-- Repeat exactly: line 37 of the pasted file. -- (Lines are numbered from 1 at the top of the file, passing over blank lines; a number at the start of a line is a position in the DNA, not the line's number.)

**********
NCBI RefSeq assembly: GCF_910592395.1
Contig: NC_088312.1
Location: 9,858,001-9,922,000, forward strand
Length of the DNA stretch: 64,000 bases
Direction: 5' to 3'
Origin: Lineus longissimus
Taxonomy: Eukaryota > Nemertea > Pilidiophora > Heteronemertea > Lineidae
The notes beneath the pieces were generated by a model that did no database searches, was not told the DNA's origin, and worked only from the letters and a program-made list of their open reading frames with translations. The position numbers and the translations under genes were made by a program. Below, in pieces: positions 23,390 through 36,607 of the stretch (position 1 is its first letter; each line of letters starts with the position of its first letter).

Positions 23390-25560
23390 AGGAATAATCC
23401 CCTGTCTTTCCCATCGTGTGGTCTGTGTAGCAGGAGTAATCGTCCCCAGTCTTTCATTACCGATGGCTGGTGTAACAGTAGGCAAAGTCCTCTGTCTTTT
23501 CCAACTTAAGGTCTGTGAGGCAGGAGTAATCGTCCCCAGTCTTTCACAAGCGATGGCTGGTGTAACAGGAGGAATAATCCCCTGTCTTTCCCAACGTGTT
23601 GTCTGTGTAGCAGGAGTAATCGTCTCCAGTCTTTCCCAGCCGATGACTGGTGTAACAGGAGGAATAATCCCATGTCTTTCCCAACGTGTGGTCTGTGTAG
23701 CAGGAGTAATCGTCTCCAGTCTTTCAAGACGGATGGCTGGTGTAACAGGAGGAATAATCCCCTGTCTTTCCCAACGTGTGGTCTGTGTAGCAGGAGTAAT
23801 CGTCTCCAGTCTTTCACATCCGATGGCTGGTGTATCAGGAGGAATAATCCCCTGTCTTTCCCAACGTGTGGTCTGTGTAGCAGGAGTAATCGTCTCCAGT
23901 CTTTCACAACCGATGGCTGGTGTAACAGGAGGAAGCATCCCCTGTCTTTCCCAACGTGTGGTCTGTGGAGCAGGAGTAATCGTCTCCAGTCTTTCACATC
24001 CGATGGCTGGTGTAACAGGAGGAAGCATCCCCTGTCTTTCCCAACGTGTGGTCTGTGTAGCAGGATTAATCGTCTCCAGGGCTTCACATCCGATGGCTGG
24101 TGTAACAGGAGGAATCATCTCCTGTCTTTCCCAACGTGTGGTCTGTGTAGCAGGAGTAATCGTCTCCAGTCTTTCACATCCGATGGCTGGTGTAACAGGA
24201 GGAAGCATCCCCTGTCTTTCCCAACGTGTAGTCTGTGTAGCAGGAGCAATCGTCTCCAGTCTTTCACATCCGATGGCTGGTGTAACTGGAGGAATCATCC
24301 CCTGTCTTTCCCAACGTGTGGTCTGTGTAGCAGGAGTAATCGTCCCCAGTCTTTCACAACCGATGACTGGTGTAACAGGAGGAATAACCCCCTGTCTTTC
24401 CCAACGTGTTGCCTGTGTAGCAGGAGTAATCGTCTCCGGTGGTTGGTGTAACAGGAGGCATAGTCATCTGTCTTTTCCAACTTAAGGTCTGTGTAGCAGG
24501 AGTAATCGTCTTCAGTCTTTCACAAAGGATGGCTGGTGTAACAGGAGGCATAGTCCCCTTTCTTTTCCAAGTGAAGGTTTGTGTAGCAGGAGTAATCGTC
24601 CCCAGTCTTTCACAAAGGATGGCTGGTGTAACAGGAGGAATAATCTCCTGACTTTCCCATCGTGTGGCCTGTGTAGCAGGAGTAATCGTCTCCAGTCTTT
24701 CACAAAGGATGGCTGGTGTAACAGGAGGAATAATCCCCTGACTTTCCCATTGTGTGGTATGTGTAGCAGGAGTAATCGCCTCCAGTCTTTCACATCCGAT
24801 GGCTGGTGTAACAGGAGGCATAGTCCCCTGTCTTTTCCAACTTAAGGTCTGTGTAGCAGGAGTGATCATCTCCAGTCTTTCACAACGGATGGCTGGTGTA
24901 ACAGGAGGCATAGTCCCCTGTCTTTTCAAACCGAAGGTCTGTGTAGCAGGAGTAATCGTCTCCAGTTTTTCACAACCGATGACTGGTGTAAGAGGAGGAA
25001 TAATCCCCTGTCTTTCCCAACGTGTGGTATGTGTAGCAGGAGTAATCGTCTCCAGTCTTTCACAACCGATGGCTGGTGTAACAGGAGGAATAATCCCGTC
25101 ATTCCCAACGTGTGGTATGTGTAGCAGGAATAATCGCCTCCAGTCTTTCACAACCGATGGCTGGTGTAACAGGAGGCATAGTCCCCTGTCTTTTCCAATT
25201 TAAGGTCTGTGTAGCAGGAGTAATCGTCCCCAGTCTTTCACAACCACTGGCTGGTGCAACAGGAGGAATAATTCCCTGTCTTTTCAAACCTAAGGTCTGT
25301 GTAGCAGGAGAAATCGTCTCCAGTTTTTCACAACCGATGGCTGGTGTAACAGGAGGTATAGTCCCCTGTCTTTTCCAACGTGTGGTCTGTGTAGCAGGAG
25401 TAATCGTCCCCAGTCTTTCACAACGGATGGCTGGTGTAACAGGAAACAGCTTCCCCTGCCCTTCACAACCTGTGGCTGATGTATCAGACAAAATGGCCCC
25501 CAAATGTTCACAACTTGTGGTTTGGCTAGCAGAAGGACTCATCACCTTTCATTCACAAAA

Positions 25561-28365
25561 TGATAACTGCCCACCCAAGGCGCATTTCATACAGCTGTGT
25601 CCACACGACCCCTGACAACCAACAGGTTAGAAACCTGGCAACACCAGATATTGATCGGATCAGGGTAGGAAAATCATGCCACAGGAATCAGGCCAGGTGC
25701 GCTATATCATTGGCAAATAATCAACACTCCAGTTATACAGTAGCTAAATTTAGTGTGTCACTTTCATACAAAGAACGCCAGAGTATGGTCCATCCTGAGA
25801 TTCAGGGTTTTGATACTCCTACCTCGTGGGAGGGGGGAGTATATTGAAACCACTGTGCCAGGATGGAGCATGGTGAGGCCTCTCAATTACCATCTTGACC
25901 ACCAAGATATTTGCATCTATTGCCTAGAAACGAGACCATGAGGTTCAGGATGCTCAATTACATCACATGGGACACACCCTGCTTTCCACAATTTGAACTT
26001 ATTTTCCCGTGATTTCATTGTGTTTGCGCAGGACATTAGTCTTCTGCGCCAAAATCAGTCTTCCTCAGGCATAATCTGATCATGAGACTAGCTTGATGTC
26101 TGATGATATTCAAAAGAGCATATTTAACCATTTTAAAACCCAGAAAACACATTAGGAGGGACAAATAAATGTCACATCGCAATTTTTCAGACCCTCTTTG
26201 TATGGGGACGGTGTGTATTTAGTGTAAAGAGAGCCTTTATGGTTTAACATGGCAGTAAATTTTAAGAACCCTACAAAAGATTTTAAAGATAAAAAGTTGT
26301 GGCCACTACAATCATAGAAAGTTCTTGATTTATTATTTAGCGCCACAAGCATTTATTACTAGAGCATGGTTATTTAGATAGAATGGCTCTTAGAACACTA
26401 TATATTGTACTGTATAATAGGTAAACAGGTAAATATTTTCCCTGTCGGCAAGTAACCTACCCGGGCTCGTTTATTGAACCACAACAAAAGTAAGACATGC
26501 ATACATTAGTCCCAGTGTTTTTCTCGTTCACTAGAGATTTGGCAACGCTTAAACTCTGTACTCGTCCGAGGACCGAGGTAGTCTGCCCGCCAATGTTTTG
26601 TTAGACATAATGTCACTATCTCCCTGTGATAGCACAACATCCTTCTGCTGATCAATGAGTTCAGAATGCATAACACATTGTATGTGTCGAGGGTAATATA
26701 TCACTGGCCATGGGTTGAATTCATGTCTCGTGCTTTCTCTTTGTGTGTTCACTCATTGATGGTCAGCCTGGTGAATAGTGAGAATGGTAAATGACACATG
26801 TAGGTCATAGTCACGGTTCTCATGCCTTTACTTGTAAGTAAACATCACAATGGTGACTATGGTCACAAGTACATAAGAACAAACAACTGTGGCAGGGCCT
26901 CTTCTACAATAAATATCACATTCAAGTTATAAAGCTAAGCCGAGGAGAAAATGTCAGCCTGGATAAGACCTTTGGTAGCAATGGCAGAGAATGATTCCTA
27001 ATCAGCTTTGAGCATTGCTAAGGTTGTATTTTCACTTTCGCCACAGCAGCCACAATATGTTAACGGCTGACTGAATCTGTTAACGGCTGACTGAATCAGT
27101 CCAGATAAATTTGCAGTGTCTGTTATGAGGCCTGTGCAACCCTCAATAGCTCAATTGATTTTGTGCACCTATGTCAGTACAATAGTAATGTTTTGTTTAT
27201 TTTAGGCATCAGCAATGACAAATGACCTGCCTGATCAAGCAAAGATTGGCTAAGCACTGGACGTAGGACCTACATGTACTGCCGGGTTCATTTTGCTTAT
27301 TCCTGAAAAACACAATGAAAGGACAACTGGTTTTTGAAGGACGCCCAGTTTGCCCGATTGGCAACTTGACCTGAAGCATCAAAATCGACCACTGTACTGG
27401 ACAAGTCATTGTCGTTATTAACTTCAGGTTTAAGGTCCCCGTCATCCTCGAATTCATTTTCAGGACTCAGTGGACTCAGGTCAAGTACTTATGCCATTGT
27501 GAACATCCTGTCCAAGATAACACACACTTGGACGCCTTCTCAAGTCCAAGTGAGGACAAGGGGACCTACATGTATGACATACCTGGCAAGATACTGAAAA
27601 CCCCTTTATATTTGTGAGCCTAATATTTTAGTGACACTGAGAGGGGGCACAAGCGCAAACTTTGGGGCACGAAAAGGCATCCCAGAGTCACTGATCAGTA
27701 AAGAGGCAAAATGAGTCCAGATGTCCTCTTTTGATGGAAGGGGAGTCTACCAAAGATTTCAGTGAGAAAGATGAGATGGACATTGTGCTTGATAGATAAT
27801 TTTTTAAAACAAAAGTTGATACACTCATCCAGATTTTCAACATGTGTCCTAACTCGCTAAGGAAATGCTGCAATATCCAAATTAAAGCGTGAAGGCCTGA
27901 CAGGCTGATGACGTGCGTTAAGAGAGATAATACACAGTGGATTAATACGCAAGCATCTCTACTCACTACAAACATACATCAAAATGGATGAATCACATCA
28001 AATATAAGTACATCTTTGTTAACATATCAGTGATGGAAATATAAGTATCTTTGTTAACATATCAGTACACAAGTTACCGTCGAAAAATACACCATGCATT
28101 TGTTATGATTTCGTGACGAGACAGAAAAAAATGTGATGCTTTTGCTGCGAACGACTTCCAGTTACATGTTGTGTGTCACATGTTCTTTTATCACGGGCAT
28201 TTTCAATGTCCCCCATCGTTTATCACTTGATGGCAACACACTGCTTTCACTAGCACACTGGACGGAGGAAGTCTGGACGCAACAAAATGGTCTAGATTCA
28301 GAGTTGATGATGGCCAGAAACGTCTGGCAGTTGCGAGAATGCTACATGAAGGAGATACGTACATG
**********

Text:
25801 TTCAGGGTTTTGATACTCCTACCTCGTGGGAGGGGGGAGTATATTGAAACCACTGTGCCAGGATGGAGCATGGTGAGGCCTCTCAATTACCATCTTGACC